“Foxy Brown”, right from the start, puts its cards on the table. This isn’t an expose of a kind of ‘real life’ like “Superfly” (1972), or even a straightforward wish-fulfilment revenge fantasy like it’s predecessor “Coffy”. It’s aiming for a much wider audience, and this is very clear - the opening credits are very Bond-esque (as already noted), from the dancing silhouettes to the final image of Foxy adopting a shooting position and firing a pistol at the camera. Other attempts to ‘go Hollywood’ include the villain in the film sitting in a big swivel armchair, with her back to the camera when we first meet her (she’s only missing a fluffy cat to stroke).

There doesn’t seem to be a five minute period that goes by without either a fist-fight, a car chase or a shooting. Foxy’s love interest has undergone “plastic surgery” as part of a witness protection type deal to change his appearance. There is a comic maid character who slaps the love interest in a ‘delicate place’ for laughs.

This film goes for the lowest common denominator, and subverts everything about “Coffy”. Why do I keep referencing “Coffy”? Well, not only do they share the same star (Pam Grier), a very similar type of supporting cast (Sid Haig and the usual white villains), the same writer-director (Jack Hill) and the same studio (AIP), but Foxy Brown was originally written as a sequel to “Coffy”. It’s original title was “Burn, Coffy, Burn”. However, someone at the AIP marketing department decided that sequels weren’t making any money, so the script was slightly changed: the name Coffy was switched to Foxy Brown. Other than that, according to Jack Hill there were no other changes. (In the first film, Coffy mentioned another sister and a never-do-well brother. Cue Coffy’s – I mean, Foxy’s - ‘brother’ Antonio Fargas, following his cameo (ironically enough, as an informant) in “Shaft” (1971).)

Anyway, the fact is that where “Coffy” had slick, realistic visuals, this is ‘Bond-wannabe’-lite. Where “Coffy” had a sense of women taking control despite all the odds, this has vicious images of Pam Grier being raped and having someone whip her around the neck and drag her across the floor (do we really need to see these things?). Where the prostitutes in “Coffy” were manipulating the men for their own ends, Claudia – a prostitute in “Foxy Brown” – is unnaturally thin and unhealthy looking, being used by others and threatened. This may very well be a more realistic view of the realities of prostitution, but here, amongst all the Bond-influenced tomfoolery, it leaves a nasty taste in the mouth.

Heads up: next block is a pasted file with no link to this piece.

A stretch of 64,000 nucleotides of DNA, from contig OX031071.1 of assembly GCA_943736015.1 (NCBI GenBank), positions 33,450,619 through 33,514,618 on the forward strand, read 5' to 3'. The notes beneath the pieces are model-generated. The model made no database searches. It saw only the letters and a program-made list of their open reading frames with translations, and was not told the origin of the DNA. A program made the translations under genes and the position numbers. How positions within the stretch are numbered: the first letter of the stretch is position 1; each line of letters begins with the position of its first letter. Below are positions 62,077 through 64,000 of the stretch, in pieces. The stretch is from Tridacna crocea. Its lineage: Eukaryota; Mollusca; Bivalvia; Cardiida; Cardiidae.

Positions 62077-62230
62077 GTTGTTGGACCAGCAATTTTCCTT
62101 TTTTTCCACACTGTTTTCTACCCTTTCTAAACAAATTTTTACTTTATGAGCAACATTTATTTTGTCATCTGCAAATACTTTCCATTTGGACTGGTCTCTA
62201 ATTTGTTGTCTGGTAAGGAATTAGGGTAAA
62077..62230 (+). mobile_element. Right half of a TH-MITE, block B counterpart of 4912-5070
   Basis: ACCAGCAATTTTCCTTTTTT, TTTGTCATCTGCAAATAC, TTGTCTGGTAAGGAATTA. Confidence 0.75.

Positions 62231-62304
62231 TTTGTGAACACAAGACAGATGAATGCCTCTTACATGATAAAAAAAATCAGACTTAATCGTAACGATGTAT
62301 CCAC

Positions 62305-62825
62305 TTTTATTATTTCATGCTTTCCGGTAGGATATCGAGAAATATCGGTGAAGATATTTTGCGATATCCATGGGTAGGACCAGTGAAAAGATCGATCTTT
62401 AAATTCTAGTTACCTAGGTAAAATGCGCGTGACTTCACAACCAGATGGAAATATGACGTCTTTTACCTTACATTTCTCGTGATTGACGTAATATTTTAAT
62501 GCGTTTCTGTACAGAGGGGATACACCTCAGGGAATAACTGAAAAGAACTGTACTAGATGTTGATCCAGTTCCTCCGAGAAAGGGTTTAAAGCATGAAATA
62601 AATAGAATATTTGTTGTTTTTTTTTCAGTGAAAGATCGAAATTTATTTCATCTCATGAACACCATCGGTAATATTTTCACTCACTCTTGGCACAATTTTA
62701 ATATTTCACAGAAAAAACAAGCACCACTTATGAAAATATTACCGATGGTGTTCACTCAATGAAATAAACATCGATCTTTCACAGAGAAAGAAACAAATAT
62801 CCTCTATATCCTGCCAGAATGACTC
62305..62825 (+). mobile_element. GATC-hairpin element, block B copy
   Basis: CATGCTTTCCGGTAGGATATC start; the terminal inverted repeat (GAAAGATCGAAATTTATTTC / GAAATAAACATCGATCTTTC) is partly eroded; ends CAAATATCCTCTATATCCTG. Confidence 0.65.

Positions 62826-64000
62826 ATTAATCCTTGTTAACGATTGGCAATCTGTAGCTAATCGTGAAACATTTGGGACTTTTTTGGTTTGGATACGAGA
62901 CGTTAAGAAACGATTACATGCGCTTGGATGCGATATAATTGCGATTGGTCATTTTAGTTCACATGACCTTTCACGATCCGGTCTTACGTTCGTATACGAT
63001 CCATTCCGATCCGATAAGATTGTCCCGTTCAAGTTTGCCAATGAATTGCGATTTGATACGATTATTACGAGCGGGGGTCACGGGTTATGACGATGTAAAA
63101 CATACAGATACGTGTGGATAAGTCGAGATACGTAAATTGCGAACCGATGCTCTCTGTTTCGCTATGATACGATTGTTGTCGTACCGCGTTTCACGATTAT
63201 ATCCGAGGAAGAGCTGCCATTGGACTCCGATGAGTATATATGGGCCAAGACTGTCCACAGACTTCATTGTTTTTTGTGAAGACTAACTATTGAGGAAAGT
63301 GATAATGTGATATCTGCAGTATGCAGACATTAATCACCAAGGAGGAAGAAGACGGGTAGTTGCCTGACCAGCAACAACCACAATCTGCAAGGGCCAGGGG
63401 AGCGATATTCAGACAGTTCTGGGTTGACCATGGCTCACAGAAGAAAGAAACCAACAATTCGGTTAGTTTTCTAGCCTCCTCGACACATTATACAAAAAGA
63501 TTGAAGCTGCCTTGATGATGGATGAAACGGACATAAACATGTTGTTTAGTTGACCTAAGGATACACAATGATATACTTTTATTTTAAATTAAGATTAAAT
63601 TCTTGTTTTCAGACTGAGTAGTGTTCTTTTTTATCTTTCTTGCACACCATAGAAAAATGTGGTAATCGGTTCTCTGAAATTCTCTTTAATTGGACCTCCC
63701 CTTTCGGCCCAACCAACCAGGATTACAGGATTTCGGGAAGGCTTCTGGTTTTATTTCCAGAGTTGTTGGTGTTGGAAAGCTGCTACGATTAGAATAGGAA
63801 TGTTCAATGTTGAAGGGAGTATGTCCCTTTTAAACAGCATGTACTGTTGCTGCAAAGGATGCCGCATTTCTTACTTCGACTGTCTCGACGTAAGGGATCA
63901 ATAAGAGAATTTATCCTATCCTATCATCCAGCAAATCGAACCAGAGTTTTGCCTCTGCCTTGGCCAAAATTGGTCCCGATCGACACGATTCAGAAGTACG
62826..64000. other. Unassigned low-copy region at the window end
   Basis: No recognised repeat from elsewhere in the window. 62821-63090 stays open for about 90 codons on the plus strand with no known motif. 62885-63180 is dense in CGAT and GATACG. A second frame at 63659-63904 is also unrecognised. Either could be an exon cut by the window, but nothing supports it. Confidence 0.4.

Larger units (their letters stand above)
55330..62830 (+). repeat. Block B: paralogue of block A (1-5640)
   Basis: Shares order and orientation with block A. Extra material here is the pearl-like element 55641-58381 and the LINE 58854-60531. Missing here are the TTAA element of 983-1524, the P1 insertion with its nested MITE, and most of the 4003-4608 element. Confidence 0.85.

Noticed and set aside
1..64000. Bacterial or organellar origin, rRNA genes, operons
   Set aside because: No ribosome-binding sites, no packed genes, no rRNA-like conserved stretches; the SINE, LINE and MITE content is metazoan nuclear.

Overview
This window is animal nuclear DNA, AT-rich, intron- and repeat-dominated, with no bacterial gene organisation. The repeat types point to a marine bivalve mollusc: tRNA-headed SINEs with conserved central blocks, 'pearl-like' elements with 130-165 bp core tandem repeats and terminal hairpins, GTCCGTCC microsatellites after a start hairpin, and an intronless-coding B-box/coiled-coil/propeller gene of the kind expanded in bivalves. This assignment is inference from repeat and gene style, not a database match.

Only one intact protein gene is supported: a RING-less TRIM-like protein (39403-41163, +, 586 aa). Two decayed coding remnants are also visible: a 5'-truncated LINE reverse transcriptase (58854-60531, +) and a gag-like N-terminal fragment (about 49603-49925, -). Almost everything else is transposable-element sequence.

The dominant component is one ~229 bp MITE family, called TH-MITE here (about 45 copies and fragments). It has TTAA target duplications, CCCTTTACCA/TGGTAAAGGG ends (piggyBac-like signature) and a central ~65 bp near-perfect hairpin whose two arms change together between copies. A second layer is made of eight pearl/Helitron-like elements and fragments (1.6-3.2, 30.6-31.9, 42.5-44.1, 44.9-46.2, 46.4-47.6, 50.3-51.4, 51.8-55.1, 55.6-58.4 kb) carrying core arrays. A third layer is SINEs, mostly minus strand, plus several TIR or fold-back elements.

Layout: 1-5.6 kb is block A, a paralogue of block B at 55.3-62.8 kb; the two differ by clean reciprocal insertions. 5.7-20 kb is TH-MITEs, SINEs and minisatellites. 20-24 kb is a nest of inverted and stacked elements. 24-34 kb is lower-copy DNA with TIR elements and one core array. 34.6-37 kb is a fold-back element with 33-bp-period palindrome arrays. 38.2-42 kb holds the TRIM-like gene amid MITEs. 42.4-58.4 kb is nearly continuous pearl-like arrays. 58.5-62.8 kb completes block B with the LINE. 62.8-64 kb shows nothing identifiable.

Similarly, the film seems to want to set itself up as a ‘realistic’ representation of life, no less than in the exchange between one of the henchmen, Bunyon, and Steve. Steve wants to know how Dalton / Mike survived when Bunyon was sent to kill him: Bunyon replies “I zapped him between the (shoulder) blades! He fell, just like in the movies!” Steve replies “Just like in the movies? And then he probably got up again, stupid, just like in the movies!” Does this film really think that it’s able to comment on violence in films being inaccurate, when one of the set pieces involves a man being chased by a plane and then cut in half?

Where the politics of “Coffy” were subtle and integral to the plot, here they just seem ‘soapboxish’ – in particular, the scene where Link justifies his hustling to Foxy: “I’m a black man! And I don’t know how to sing, and I don’t know how to dance, and I don’t know how to preach in no congregation. I’m too small to be a football hero, and I’m too ugly to be elected Mayor. But I watch TV, and I see all them people in all them fine homes they live in, and all them nice cars they drive, and I get all full of ambition. Now you tell me what I’m supposed to do with all this ambition I got.” This is a partial paraphrase from “Superfly” (1972), when Eddie (Carl Lee) is talking to Priest (Ron O’Neal) about whether they should take the deal from the cops or not. It doesn’t really lead anywhere; in fact, it seems to be a justification to why most of the Black characters in the film are criminals (or vigilantes).

There could be an enjoyable streak to this film, if it didn’t seem to be so anti-women in places. Where Coffy had the title character treated in a way where we felt her pain, or we could at least empathise with her position, the rather gruesome treatment Pam Grier gets in this film distances us from the character. The balancing act Coffy had with a comic book mentality against suspension of disbelief is here overbalanced and lands squarely in the middle of exploitative masochism. Are we supposed to empathise with Foxy in this film as she is whipped around the neck in the same way that we did when Vitroni spat on Coffy, and we felt repulsed?

This film seems to revel in its unpleasantness much more, because what happens is so much more extreme. The fact that the only time we see a full view of Pam Grier’s breasts in this film is just after she has been raped, and it’s as she is trying to escape from being tied up on a bed, tells a lot about how we are supposed to be positioned as viewers.